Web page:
Only in as much as I re-used some of the characters (Byrd and Donna from the CIA) as I needed such key roles to facilitate the storyline. There is no connection between the actual stories.

Will we see more of Ray Cleary in the future?

Good question. I’m grappling with that right now – whether to write a follow-up to CK with some of the main characters in order to conclude one of the fundamental matters left unresolved or whether to switch to a new subject.

I’m going to spend the autumn developing ideas, but I’ve grown quite close to Cleary so I would like to think we will see him again!

What was your favourite scene in Capture Kill? And why?

The scene where Cleary visits the hospital just after his Mother died. Much of that was taken from a real event when I lost my Mum a couple of years ago, (a shocking loss for a mummy’s boy!). I was blubbing most of the time I wrote it. Still do as I re-read it during editing.

What did you enjoy the most about writing Capture Kill?

I loved exploring the human psyche of the `broken hero`. I spent many hours talking to several ex-soldiers to get their insights into PTSD – a very real and debilitating condition. I tried to capture its unpredictable and harrowing nature as I developed Cleary’s character.

And what the least fun aspect?


I love being faced with a blank sheet – conjuring up a universe from original thought.

But re-visits I can do without – although you did make the experience as enjoyable as it gets!

Did you consider writing yourself into your novels as a character?

Hell No!

I’m no hero, unfortunately, or villain for that matter. Far too boring (I spent 30 plus years in I.T.). But I did the next best thing in the research for CK – interviewed army people, cops, doctors – real hero types who do their stuff every day in the real world as I sit here, safe and warm typing away.

How much of Mike Willetts is in your characters?

Can’t think of a damn single thing! No, wait, maybe one aspect. A few years ago, I spent a little time with a psychiatrist. I remember her characterising people into two very broad categories: Users and Rescuers.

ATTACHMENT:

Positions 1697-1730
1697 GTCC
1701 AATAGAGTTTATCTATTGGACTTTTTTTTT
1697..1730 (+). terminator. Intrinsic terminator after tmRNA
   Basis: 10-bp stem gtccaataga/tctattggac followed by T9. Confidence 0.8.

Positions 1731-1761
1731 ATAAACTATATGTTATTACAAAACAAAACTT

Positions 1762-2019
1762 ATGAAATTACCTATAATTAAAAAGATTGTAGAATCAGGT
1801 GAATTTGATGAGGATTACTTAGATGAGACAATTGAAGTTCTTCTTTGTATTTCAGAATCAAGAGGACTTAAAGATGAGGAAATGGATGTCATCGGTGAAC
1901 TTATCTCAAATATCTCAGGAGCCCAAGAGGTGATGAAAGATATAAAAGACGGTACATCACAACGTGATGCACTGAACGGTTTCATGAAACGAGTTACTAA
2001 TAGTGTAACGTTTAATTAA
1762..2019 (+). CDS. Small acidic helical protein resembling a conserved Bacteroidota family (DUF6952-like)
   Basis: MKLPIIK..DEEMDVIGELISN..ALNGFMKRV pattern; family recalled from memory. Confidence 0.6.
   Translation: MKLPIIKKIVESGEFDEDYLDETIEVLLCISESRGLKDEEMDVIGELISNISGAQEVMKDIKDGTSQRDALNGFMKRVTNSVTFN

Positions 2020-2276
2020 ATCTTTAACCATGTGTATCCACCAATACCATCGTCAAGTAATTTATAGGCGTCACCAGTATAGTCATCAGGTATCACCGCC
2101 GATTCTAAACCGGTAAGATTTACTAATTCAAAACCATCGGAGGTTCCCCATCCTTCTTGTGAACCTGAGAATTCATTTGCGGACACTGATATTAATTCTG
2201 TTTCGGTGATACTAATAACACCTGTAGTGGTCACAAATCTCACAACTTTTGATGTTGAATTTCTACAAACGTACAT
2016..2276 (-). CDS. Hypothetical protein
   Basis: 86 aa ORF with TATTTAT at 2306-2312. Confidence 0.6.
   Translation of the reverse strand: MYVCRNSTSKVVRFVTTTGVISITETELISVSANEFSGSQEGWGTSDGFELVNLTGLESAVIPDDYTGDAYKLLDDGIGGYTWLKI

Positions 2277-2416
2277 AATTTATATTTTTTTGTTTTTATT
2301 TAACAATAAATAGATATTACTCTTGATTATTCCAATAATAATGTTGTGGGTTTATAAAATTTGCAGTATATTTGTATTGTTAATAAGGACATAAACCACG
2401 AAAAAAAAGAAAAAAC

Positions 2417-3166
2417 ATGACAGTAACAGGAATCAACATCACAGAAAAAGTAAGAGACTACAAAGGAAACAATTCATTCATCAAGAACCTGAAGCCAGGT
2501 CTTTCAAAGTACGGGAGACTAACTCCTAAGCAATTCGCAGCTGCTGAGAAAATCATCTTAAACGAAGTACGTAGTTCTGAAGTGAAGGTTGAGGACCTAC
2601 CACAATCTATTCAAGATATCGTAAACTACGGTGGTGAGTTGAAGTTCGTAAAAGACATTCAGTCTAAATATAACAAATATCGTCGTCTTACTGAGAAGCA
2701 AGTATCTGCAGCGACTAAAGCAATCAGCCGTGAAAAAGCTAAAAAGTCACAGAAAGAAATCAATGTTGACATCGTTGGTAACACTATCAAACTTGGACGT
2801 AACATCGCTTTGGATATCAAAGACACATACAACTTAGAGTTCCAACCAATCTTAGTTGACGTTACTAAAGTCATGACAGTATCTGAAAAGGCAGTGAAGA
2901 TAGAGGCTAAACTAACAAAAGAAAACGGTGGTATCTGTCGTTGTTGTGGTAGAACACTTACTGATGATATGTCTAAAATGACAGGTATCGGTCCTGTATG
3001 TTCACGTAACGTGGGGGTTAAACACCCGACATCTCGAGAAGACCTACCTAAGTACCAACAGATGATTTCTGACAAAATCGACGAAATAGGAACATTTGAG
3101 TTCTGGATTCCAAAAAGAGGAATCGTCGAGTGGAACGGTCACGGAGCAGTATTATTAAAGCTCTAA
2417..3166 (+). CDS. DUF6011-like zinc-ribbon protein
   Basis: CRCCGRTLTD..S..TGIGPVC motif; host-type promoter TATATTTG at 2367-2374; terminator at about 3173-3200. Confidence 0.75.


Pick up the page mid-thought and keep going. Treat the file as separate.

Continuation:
In as much as there is any substance to what first appears as a rather simplistic analysis, I would like to think I was a rescuer. (Just speak to my latest pair of rescue cats – one of which I managed to slip into the CK storyline)

Which writer or artist do you draw inspiration from?

Oh – so many! But If I had to choose just one – it would be HG Wells. I say that because The First Men in the Moon was the first book I ever read as a kid. I reread it a thousand times, eventually nicking it from the library because I couldn’t be parted from it… and I sure couldn’t afford to buy a copy.

How long have you been writing for?

Must be thirty plus years. Hundreds of short stories, two full-length novels before I got lucky with the publication of Lake Fear.

Why do you write?

I just love the feeling as I develop plots, characters out of thin air, build it all into a (hopefully) interesting story that people can immerse themselves in. I particularly like the idea of writing scenes that affect people’s emotions around sadness or anger.

Do you have any ambitions for your novels? Movies? Big publishing deals?

Well, what writer doesn’t? To see your work up on the screen, your characters brought to life…that would be pretty damn wonderful.

I like to listen to music when I write. Do you find music a distraction or are there particular styles you find aid your writing?

I do enjoy music as I write – just easy listening in the background. But sometimes, I love something a little heavier when I’m writing an emotional piece.

Do you write every day or wait for the mood to be right and let it pour out?

The latter.

Some weeks I write very little, others pretty much all day every day, sometimes just late at night. Mainly scribble it down by hand in one of my many notebooks, then transfer it to my laptop the next day.

Are you working on new novel? When can fans expect a new story? And can you give anything away about it?

Sort of (see my previous answer).

I’m toying with a story (working title: All the Dark Things), about a troubled young boy in a children’s home who…

That’s all folks!

If you’re in the mood for some crime thriller suspense reading, I encourage you to check out both Lake Fear and Capture Kill.

All The Dark Things. Oh man, I’m loving that title!

As for me, it’s time to get my arse back in front of The Holt and get the fucking thing finished, once and for all.

Oh darkness, my pretty, come walk me.

It is time to show some fang.

Time to spill blood.

Let us dance.